Power Of Power In Shakespeare's The Tempest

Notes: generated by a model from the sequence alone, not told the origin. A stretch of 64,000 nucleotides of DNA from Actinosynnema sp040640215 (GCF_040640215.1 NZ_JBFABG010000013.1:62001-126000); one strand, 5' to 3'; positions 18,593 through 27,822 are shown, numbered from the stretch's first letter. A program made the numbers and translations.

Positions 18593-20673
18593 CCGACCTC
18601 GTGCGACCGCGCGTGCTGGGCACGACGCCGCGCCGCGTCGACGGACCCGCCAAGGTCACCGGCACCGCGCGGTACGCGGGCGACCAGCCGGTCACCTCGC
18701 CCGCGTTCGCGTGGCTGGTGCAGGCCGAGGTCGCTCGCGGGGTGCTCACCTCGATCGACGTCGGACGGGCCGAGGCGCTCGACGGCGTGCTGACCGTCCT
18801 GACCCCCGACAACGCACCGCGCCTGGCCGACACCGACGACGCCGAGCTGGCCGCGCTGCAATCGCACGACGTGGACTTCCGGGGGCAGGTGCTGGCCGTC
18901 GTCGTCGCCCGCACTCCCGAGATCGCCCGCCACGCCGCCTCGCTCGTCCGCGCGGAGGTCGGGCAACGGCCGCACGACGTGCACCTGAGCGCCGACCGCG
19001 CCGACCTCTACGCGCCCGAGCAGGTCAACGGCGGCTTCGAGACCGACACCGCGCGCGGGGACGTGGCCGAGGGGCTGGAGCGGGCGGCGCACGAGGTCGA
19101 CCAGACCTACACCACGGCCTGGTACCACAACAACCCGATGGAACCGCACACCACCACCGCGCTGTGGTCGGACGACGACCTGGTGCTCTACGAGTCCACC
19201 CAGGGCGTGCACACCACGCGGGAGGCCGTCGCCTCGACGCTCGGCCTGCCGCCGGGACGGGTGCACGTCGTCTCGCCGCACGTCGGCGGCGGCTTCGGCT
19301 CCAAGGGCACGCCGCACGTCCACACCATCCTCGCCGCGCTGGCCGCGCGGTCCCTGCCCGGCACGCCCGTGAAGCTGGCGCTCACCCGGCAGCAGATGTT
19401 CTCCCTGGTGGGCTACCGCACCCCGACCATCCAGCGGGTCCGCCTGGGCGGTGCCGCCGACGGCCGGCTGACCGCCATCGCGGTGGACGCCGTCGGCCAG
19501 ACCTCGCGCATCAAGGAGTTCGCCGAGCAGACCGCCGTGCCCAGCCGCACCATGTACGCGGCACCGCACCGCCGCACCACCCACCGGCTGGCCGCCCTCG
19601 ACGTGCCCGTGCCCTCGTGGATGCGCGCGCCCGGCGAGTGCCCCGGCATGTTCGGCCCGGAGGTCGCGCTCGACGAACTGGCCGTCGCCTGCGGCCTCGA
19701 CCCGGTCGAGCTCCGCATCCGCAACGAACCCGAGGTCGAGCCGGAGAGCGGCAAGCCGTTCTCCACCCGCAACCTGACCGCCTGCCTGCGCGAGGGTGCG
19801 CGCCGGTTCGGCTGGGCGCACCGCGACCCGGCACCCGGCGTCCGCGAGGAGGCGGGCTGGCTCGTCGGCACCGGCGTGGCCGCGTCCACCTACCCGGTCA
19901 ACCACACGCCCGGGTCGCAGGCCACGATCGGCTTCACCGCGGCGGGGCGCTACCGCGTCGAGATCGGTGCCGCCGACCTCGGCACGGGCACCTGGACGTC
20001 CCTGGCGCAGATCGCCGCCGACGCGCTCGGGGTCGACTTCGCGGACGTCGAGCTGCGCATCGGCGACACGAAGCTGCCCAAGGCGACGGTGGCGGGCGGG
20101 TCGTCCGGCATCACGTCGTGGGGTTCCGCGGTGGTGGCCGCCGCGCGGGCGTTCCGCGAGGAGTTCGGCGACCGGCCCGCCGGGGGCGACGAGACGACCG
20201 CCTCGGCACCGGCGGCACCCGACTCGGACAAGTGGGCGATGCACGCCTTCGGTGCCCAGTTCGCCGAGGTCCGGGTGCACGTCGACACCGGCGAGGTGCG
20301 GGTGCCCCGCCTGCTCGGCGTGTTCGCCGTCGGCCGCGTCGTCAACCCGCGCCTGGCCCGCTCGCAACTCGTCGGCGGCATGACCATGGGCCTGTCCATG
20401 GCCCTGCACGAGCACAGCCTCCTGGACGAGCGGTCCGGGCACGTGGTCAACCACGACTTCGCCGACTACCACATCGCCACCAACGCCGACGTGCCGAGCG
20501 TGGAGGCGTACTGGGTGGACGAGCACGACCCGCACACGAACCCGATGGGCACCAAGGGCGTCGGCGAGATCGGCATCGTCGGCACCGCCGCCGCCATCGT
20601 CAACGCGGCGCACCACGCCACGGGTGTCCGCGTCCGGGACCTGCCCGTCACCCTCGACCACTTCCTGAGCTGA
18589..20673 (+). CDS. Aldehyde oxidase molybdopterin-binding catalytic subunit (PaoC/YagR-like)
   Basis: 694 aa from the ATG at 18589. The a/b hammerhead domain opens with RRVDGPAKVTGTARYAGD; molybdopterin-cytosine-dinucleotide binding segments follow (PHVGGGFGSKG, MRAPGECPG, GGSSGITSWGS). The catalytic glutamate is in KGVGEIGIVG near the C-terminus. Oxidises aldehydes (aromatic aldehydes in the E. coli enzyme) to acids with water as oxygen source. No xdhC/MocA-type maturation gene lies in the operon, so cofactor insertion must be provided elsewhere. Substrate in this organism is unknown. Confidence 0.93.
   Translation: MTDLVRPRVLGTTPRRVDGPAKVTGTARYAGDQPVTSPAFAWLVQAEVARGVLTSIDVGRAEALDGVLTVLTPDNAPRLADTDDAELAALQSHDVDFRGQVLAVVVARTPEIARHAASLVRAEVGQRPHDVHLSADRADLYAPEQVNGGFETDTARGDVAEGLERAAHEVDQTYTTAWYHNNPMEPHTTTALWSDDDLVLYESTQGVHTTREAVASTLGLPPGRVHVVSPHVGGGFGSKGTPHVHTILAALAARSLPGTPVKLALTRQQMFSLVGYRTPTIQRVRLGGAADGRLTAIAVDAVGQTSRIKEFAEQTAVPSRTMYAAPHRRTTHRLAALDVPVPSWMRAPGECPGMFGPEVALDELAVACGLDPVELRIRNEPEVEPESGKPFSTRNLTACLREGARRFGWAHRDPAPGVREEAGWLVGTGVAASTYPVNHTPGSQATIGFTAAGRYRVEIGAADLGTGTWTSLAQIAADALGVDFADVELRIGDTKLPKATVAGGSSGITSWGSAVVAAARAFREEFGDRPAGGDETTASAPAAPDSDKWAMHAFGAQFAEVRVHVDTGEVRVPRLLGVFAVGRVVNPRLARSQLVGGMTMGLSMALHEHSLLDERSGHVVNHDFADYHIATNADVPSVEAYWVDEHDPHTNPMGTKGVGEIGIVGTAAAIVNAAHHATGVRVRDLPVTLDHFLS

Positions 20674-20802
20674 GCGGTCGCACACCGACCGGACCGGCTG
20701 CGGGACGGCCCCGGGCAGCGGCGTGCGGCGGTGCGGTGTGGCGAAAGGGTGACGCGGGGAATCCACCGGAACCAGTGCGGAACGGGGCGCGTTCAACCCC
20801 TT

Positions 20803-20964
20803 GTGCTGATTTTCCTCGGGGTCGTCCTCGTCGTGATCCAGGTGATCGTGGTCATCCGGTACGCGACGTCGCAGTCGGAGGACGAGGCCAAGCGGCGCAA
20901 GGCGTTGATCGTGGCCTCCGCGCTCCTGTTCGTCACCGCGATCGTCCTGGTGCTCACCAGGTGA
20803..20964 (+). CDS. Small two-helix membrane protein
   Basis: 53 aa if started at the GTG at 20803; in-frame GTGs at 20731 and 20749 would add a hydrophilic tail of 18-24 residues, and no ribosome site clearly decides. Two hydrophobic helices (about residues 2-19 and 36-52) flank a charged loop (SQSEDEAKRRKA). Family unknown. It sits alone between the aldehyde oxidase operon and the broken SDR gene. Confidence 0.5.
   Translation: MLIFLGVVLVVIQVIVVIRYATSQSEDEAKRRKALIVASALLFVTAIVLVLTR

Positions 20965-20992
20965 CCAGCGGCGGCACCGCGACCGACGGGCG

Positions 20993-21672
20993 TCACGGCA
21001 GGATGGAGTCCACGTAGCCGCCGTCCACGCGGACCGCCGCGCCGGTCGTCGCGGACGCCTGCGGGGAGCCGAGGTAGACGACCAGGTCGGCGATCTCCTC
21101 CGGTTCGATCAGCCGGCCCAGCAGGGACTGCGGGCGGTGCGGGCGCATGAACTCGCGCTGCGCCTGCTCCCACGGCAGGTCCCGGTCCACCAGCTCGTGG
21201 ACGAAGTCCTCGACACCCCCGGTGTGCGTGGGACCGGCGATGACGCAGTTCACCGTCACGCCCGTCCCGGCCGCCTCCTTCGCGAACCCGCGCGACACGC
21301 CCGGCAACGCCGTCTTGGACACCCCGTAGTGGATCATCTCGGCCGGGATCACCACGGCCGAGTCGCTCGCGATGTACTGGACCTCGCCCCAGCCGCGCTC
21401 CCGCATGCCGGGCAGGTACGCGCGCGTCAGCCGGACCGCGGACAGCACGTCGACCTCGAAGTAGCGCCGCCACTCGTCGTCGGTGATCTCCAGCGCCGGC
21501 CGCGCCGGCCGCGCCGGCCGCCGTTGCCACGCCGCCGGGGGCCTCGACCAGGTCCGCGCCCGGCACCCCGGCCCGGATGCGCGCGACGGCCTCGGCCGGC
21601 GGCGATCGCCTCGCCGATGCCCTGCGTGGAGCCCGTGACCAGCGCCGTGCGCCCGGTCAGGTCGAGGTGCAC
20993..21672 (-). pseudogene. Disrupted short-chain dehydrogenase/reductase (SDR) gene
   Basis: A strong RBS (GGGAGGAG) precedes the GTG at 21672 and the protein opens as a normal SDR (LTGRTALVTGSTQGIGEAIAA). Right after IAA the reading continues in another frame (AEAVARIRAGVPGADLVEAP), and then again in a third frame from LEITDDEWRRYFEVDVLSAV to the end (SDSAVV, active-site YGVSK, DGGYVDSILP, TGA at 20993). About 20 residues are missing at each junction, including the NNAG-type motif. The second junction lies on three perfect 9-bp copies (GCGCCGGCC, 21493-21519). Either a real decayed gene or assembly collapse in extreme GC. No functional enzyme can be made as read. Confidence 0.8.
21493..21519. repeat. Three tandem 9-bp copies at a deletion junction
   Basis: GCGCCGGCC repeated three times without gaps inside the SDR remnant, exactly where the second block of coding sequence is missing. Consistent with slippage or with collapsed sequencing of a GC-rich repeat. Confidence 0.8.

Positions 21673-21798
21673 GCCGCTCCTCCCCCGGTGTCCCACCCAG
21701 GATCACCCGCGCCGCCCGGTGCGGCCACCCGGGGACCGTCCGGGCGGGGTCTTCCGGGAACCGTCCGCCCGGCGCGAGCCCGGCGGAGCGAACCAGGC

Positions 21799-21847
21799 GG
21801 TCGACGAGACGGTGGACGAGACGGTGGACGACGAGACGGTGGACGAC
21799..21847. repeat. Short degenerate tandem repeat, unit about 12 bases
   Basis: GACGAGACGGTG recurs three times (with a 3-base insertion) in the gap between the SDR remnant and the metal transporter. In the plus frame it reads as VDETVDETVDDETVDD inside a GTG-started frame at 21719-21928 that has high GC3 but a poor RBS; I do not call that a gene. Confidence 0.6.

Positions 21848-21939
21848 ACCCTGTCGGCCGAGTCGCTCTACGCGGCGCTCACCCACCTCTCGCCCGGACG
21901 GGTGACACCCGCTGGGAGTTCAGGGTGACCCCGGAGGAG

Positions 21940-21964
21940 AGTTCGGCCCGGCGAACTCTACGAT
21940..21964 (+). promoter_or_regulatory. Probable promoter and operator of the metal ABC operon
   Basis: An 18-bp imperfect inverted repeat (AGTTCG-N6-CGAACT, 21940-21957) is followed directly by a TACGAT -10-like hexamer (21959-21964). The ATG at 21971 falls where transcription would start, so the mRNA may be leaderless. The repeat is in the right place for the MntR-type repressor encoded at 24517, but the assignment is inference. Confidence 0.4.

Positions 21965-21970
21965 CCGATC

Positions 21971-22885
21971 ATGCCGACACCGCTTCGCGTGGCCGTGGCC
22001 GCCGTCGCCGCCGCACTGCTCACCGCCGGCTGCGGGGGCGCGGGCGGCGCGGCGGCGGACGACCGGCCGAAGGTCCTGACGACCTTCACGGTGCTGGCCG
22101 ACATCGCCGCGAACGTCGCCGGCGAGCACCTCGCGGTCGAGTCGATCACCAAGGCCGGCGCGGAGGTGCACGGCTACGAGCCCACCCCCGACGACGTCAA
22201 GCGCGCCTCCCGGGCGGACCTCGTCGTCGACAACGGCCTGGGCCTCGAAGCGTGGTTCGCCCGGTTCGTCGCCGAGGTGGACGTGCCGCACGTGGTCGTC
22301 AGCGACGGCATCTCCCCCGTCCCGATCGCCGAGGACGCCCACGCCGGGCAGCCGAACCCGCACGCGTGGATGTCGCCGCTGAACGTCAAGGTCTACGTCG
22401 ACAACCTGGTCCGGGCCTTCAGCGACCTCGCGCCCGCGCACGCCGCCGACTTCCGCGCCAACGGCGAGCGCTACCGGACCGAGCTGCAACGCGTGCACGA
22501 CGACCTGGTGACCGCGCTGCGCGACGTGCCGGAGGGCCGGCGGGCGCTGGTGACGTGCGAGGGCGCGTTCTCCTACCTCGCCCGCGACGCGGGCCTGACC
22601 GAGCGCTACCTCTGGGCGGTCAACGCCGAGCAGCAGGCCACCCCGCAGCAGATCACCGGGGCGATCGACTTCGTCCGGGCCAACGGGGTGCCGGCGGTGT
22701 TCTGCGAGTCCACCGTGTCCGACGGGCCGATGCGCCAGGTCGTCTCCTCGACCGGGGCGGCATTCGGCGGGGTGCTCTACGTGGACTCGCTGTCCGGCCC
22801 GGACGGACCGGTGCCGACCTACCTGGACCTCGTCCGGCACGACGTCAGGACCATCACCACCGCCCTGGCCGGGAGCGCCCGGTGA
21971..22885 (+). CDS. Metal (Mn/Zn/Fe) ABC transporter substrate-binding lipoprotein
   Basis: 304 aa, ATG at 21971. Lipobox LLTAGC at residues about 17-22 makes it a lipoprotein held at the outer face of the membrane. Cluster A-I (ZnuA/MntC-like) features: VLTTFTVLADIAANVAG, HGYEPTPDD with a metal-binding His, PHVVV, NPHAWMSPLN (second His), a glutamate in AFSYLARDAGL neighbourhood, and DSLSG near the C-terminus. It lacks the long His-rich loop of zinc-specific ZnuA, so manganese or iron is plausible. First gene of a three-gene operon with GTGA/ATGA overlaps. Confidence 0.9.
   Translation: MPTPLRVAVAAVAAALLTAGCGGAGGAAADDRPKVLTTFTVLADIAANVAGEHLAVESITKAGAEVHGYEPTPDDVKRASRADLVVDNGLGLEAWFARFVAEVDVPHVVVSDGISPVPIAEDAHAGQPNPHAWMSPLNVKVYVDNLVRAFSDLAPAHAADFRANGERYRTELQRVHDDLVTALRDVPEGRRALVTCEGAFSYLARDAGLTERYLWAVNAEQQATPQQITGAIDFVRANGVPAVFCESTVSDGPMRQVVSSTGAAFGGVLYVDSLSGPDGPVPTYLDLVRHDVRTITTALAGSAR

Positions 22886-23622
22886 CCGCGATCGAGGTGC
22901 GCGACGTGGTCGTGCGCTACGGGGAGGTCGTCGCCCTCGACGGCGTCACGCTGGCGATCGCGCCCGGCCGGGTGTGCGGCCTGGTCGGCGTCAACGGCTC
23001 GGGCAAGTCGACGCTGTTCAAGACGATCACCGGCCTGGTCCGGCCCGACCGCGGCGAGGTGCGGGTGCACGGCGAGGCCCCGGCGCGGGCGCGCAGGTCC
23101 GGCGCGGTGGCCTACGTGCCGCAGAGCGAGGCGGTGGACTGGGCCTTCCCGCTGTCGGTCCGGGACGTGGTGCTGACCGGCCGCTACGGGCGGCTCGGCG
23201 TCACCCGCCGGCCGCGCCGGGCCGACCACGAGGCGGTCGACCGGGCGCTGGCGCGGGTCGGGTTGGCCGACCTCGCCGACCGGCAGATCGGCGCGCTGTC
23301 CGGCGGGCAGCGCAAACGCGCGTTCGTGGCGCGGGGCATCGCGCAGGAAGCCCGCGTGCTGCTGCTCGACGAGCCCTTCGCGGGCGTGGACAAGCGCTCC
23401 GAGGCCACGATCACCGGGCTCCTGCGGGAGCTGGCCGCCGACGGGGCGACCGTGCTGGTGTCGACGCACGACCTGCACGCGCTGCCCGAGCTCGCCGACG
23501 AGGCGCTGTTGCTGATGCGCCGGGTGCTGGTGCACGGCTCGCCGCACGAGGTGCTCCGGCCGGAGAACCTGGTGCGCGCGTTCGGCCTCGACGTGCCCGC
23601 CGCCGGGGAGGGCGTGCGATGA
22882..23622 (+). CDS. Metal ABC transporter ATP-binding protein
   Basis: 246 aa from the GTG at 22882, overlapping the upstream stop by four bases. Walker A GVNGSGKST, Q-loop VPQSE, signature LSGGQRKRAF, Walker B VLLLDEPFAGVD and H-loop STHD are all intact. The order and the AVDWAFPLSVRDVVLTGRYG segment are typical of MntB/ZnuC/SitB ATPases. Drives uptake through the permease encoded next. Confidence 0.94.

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Power manifests itself in "The Tempest" in many different ways, including the exploration of the power of love, the power of a master over his slave, and the power of magic and illusion. The name itself, ‘The Tempest’ is the extent of Prospero’s power. Prospero is the main character in the play, he is difficult to like and hard to understand. We see Prospero as a self-pitying man who refuses to accept that his study of black magic was the reason for his downfall. Prospero became so obsessed with magic that his brother Antonio got the chance to steal his title as Duke of Milan. Once in power, Antonio then had Prospero and Miranda, Prospero’s daughter, exiled to the island. This also makes Prospero come across as very unforgiving. His relationship with Miranda can be confusing; it can be seen as controlling but also as parental instinct. He is a bully to Aerial and Caliban and he manipulates his enemies so they will understand what suffering he has gone through. The power of language is also a major part of Prospero’s power over all the characters. I will now discuss each of these aspects of Prospero’s power in more depth. Firstly I will look at Prospero as a father and teacher to his beloved daughter Miranda. This relationship can be sometimes overlooked because of the relationship between Prospero and Caliban and Miranda can seen as an item of barter. However, the relationship between Prospero and Miranda is definitely a strong one. The reader can sympathise with Prospero
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